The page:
TAGS: DemocraticEducationHome EducationMentalHealthself-directed learningspecial needsstaffsudbury model

About four and a half years ago I did a thought experiment.  What would an ideal school look like?  I envisaged a place where children were cherished and respected by adults and peers alike, where they had the space to pursue their own goals without coercion or pressure to conform to an arbitrary and ever shifting set of standards.  I imagined a place where the primary goals were to promote good mental health, confidence and a sense of community, and academic performance was something that was left to naturally blossom as a result.  It was a nice idea, but one I quickly shrugged off as unattainable.  Schools like that just don’t exist in the real world.  Or do they?

Mixed aged student collaborating and helping each other

At the time I was a home educating parent with three young children.  Having had some bad experiences of school myself, I had decided never to force my children into a system that had made me feel anxious and voiceless, but without a car and on a very low budget our options to take part in the home educating community were limited and for much of the time we felt somewhat isolated.

My idea of a better system of schooling was rudimentary at best and not something I gave much further thought to.  Soon afterwards came a difficult pregnancy followed by a year of anxiety when my baby failed to thrive, a very painful family bereavement, family members in and out of hospital, and finally another unexpected bereavement.  By last October I felt that home education was no longer a viable option for my family.  My children had very different and conflicting needs and I felt stretched almost to breaking point.  I just couldn’t continue on my own anymore but how could I find a solution that would work for everyone?

About the same time I heard about the opening of EKSS and being prompted by my ten year old decided to look into it as an option for my family.  After discussions with Kezia (one of the founders) and attending an introductory meeting I realised that we shared a lot of values in common.  I began reading up on democratic education and applied for a job at the school.  I was delighted to be accepted and my children began to attend in January.

Playing with trucksFive weeks in people have asked me whether the school was as I had imagined it and I have to answer both yes and no.  Yes because I am seeing children flourish in ways I have never seen before in any other setting.  No because the ways in which this has happened have surpassed my expectations.  Students are enthusiastically taking on responsibilities in the running of the school.  They are learning how to resolve their differences in a fair and respectful way.  They are coming up with their own initiatives and following their goals with an inspiring tenacity. They are excited about going to school in the mornings.  I have been told about one child kissing the building goodbye because he is so happy here.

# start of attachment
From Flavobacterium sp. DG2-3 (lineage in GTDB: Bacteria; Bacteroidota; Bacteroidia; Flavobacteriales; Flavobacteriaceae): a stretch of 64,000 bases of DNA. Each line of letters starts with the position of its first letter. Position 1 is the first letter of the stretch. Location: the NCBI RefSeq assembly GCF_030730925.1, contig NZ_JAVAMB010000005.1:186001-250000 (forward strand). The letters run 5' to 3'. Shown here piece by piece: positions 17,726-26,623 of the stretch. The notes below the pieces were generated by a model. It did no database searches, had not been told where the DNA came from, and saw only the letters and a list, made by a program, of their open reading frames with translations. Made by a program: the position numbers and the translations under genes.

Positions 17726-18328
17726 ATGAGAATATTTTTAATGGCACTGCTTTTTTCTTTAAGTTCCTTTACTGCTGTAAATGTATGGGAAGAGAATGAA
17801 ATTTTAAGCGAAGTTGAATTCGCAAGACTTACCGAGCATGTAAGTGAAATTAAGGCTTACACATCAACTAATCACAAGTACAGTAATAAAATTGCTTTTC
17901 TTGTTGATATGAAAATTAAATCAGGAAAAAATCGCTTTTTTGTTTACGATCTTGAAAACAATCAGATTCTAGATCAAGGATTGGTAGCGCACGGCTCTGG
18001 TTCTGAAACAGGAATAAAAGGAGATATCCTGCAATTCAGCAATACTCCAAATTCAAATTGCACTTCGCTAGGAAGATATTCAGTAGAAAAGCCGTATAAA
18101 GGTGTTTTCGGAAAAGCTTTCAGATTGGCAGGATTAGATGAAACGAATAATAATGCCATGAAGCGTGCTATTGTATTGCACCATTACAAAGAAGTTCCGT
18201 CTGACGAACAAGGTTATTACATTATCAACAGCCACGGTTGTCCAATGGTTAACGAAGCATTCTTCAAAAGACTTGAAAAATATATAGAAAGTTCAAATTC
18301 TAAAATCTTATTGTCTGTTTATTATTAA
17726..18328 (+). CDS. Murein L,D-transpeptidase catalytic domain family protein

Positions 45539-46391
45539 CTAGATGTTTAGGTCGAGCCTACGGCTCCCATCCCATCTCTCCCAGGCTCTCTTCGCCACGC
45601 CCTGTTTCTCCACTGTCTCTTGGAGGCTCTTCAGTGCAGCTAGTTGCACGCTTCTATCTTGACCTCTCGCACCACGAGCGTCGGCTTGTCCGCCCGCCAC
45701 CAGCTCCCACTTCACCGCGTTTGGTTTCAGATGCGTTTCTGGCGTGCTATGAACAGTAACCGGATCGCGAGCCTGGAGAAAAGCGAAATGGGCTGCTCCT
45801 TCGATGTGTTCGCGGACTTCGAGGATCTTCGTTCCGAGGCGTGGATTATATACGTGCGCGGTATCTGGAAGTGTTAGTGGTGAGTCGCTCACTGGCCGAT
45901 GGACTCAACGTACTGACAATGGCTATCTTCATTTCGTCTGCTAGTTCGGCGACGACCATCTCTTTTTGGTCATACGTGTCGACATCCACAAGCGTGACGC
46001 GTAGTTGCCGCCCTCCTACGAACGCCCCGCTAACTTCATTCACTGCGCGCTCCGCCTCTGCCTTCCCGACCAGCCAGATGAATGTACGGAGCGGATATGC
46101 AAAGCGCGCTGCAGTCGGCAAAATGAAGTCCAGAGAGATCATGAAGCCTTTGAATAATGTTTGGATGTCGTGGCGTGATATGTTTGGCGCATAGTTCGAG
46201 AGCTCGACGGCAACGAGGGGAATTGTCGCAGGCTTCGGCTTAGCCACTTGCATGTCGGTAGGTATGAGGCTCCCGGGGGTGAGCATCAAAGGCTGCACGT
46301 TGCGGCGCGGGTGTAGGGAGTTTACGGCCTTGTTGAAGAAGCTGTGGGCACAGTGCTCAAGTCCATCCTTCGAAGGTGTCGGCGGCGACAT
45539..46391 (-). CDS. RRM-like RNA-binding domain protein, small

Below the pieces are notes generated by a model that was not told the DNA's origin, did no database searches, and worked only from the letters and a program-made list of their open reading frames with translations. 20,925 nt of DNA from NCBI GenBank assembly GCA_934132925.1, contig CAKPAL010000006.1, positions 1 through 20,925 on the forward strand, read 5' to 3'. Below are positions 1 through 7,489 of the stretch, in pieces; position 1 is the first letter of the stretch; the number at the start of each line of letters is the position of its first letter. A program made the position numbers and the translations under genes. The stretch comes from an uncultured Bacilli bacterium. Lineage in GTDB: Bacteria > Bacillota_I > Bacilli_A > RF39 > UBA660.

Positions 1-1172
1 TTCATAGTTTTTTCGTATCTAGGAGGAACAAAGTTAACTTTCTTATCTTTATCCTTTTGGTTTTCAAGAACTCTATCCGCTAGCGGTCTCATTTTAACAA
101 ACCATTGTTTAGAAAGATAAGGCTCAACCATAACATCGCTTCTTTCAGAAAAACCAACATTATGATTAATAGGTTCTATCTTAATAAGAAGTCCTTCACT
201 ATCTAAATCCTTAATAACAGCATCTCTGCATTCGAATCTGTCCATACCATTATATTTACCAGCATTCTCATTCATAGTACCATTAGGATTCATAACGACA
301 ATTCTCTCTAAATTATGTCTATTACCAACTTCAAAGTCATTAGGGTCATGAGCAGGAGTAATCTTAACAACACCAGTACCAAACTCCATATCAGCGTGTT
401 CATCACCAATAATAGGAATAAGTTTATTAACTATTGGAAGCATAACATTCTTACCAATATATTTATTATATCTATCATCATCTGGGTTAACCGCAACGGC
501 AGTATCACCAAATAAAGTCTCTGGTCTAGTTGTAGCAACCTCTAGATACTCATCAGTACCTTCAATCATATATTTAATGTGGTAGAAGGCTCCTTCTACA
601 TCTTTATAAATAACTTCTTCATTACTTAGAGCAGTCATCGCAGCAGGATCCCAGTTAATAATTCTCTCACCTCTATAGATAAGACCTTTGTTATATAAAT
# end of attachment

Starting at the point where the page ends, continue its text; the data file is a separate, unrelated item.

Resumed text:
Others who have spent time in other schools have described how they feel genuinely respected and valued by staff for the first time.  One of my children, who was initially anxious about starting school, slotted in immediately and has not once objected to going to school.  Another, who I was concerned might not fit into the school because he has SEN has thrived in the ability to go at his own pace without pressure to conform to academic or social pressures that make no sense to him.  He enjoys taking part in the democratic process and even though some of his proposals have been a little obscure (such as the infamous “no pigs should be allowed at school in case they eat all the food”) I have been delighted to see the way the system genuinely treats everyone as equals regardless of age and neurodiversity.  Everything is open to debate and rather than being shut down for being “too weird” or impractical, these proposals are discussed in a serious and sensible way and he is slowly learning, without any condescension or patronisation, how the system works and what may or may not be considered by the majority to be a good and implementable proposal.

The best thing I have learned so far is that sometimes what seems impossible can become a reality with a little bit of faith and the dedication to see it through.  I don’t think the students at this school will take as long to learn this lesson as I did.

 

Author

Rachel is a staff member at EKSS and home educating parent. She has a background in classics and an interest in history and literature. She is also an active member of her local church and is passionate about school reform and promoting better mental health and special needs awareness.

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